Sometime around 45,000 years ago Homo sapiens established themselves in Europe. We know very little about this first wave of immigrants, but two studies on some of the oldest modern human DNA ever obtained have revealed a few clues.
“Modern humans” in this context is used to indicate people who were related to us and to distinguish them from Neanderthals, who had been in Europe for 200,000 years already. Nevertheless, that distinction is a somewhat fuzzy line. As we know, people living today, unless their ancestry is exclusively African, have inherited some Neanderthal DNA, sometimes to their cost.
Such intermingling had already happened by the time three people who represent our oldest modern European fossils lived in Bacho Kiro Cave, Bulgaria. The three individuals have been dated to between 46,000 and 42,500 years ago. All three had 3-3.8 percent Neanderthal DNA, a new paper in Nature reports.
The way another population’s DNA is distributed through the genome can tell us most than the raw percentage. Dr Matjea Hajdinjak of the Max Planck Institute for Evolutionary Anthropology and co-authors conclude the location of Neanderthal genes, in this case, indicate the cave inhabitants' Neanderthal ancestors were quite recent, just five or six generations back for one individual, seven for the other two.
Previous evidence of Neanderthal genes entering the modern human line is from 50-60,000 years ago. This discovery and comparisons with DNA from other early humans, makes the authors think Neanderthal/modern human mating may have been more common than we realized. Our inheritance from them may represent many encounters across the divide, rather than a single Neanderthal ancestor whose genes proved particularly enduring.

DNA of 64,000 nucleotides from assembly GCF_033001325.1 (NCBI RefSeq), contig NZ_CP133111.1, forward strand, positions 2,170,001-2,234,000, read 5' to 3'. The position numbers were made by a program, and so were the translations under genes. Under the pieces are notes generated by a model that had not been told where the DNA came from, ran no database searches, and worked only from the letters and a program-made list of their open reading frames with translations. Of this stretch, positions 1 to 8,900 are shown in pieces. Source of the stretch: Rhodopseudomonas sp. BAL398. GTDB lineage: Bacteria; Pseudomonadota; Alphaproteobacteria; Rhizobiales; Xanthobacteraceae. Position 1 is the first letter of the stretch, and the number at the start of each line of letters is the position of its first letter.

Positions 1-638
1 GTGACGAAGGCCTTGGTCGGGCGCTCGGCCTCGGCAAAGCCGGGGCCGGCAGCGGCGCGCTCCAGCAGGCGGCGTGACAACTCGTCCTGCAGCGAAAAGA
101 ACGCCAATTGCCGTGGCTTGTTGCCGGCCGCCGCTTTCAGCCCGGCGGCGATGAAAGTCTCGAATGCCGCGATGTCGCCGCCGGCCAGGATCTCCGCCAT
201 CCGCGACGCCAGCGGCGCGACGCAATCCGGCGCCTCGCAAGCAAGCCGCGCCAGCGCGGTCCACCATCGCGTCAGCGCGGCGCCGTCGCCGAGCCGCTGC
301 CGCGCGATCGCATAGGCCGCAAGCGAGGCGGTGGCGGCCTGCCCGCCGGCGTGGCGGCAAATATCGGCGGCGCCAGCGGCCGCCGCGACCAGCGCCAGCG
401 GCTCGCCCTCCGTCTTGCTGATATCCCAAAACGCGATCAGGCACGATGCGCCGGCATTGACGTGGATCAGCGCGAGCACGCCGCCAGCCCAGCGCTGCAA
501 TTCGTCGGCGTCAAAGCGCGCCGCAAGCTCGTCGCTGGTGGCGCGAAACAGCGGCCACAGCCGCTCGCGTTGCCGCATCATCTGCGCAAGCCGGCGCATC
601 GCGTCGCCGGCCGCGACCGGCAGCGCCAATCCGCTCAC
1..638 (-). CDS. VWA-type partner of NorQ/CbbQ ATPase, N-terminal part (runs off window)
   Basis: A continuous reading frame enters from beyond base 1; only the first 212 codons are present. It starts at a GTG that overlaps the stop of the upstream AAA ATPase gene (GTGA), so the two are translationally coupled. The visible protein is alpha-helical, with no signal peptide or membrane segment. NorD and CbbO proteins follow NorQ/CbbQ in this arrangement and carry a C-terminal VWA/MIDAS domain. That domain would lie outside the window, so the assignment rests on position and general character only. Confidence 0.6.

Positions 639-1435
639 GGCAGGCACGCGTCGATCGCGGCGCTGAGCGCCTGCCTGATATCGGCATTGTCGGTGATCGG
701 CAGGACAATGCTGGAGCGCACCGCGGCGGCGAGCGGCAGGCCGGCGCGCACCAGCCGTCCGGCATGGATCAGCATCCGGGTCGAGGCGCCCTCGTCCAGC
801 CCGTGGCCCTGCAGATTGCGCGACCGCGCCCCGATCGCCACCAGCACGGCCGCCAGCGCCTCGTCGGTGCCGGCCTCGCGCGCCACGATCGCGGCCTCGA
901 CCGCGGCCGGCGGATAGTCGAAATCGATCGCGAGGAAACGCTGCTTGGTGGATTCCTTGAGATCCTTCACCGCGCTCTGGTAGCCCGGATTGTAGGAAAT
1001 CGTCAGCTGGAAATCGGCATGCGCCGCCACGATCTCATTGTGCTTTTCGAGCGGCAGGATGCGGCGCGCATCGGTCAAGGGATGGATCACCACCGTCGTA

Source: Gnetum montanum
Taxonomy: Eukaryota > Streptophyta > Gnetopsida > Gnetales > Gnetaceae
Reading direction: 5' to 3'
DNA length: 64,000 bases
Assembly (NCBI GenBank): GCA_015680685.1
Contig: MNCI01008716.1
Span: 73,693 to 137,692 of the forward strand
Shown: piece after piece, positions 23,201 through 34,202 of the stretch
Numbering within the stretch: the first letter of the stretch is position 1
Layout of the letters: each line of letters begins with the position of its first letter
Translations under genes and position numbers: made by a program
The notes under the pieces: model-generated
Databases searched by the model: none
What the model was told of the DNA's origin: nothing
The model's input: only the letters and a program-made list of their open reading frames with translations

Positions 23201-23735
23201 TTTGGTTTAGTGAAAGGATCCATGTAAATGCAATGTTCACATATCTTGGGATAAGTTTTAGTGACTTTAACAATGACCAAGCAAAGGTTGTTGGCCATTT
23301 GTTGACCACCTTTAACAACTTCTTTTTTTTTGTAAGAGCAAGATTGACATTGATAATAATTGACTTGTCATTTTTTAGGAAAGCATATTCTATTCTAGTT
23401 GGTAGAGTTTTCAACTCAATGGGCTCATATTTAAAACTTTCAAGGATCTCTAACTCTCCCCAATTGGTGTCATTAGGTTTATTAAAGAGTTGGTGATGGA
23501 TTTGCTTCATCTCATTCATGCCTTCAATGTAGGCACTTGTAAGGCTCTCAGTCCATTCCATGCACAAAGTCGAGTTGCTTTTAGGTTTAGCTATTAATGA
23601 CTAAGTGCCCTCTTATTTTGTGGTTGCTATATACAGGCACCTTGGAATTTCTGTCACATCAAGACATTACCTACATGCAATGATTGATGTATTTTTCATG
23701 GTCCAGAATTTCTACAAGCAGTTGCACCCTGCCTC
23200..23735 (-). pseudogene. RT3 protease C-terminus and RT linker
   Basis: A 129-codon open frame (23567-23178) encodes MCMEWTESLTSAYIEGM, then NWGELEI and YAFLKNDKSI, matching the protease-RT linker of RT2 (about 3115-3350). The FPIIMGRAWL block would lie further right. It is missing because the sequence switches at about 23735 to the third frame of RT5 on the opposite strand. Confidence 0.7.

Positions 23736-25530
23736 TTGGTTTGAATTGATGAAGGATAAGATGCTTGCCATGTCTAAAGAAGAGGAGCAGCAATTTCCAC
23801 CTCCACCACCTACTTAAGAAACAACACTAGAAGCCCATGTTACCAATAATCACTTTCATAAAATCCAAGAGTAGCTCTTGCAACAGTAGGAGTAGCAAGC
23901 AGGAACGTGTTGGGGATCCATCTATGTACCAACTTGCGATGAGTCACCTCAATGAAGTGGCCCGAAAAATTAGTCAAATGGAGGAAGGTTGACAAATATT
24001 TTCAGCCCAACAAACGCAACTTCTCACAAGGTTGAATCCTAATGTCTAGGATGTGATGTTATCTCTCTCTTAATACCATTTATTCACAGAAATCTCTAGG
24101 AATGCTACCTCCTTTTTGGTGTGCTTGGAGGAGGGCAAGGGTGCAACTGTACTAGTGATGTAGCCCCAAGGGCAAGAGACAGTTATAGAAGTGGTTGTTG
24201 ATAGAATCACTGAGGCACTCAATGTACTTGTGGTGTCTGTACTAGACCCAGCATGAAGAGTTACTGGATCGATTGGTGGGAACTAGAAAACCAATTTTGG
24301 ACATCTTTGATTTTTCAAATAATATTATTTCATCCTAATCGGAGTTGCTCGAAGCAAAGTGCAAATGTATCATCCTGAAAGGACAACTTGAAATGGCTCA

Although the inhabitants of Bacho Kiro are the oldest modern human Europeans of which we have evidence, their ancestors may not have stuck around. Hajdinjak reports their closest surviving relatives are not in Bulgaria or western Europe, but in East and Central Asia, and even the Americas. It seems at some point the Bacho Kiro descendants migrated east, and some kept on moving until they crossed the Pacific.
A related paper in Nature Ecology and Evolution explores DNA extracted from the skull of a modern human in Zlatý kůň, Czechia. It's possible this individual preceded the Bacho Kiro three but radiocarbon dating was unsuccessful as a result of contamination, leaving us less certain of her age.
Like the others, the Zlatý kůň woman was 3 percent Neanderthal, genetically speaking. However, it seems she, and the population she belonged to, died out without contributing to the surviving gene pool in either Europe or Asia. That isn't all that unusual; fossils have been found of modern humans of similar age in Romania and Siberia whose branch of the human tree left no detectable genetic trace today. Unsurprisingly, perhaps, Europe in the Ice Age was a difficult place to establish oneself, with some early-arriving populations dying out, while others migrated east.